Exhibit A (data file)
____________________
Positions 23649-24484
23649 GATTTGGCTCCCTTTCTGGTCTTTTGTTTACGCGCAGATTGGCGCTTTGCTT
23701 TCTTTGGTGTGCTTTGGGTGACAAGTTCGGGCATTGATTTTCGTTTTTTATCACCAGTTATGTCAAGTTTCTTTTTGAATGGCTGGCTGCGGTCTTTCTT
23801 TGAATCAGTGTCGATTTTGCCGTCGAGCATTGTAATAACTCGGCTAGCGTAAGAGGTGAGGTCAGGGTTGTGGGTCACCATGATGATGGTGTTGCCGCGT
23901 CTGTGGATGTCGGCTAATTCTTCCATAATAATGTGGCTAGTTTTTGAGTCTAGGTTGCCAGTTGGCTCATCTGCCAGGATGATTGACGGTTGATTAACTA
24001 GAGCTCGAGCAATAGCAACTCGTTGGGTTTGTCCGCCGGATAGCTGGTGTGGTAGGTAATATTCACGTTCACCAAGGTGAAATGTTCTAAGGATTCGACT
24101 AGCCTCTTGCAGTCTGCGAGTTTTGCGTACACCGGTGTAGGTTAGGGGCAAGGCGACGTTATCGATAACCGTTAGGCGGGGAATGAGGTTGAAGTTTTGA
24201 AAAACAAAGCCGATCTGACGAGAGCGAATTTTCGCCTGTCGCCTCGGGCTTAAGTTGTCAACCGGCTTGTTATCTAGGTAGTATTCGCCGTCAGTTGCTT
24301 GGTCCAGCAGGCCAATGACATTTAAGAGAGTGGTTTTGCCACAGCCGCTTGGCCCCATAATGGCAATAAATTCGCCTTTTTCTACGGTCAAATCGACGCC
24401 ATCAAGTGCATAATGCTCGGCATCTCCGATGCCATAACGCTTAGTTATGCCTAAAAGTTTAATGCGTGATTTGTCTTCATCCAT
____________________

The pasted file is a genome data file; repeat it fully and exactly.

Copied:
Positions 23649-24484
23649 GATTTGGCTCCCTTTCTGGTCTTTTGTTTACGCGCAGATTGGCGCTTTGCTT
23701 TCTTTGGTGTGCTTTGGGTGACAAGTTCGGGCATTGATTTTCGTTTTTTATCACCAGTTATGTCAAGTTTCTTTTTGAATGGCTGGCTGCGGTCTTTCTT
23801 TGAATCAGTGTCGATTTTGCCGTCGAGCATTGTAATAACTCGGCTAGCGTAAGAGGTGAGGTCAGGGTTGTGGGTCACCATGATGATGGTGTTGCCGCGT
23901 CTGTGGATGTCGGCTAATTCTTCCATAATAATGTGGCTAGTTTTTGAGTCTAGGTTGCCAGTTGGCTCATCTGCCAGGATGATTGACGGTTGATTAACTA
24001 GAGCTCGAGCAATAGCAACTCGTTGGGTTTGTCCGCCGGATAGCTGGTGTGGTAGGTAATATTCACGTTCACCAAGGTGAAATGTTCTAAGGATTCGACT
24101 AGCCTCTTGCAGTCTGCGAGTTTTGCGTACACCGGTGTAGGTTAGGGGCAAGGCGACGTTATCGATAACCGTTAGGCGGGGAATGAGGTTGAAGTTTTGA
24201 AAAACAAAGCCGATCTGACGAGAGCGAATTTTCGCCTGTCGCCTCGGGCTTAAGTTGTCAACCGGCTTGTTATCTAGGTAGTATTCGCCGTCAGTTGCTT
24301 GGTCCAGCAGGCCAATGACATTTAAGAGAGTGGTTTTGCCACAGCCGCTTGGCCCCATAATGGCAATAAATTCGCCTTTTTCTACGGTCAAATCGACGCC
24401 ATCAAGTGCATAATGCTCGGCATCTCCGATGCCATAACGCTTAGTTATGCCTAAAAGTTTAATGCGTGATTTGTCTTCATCCAT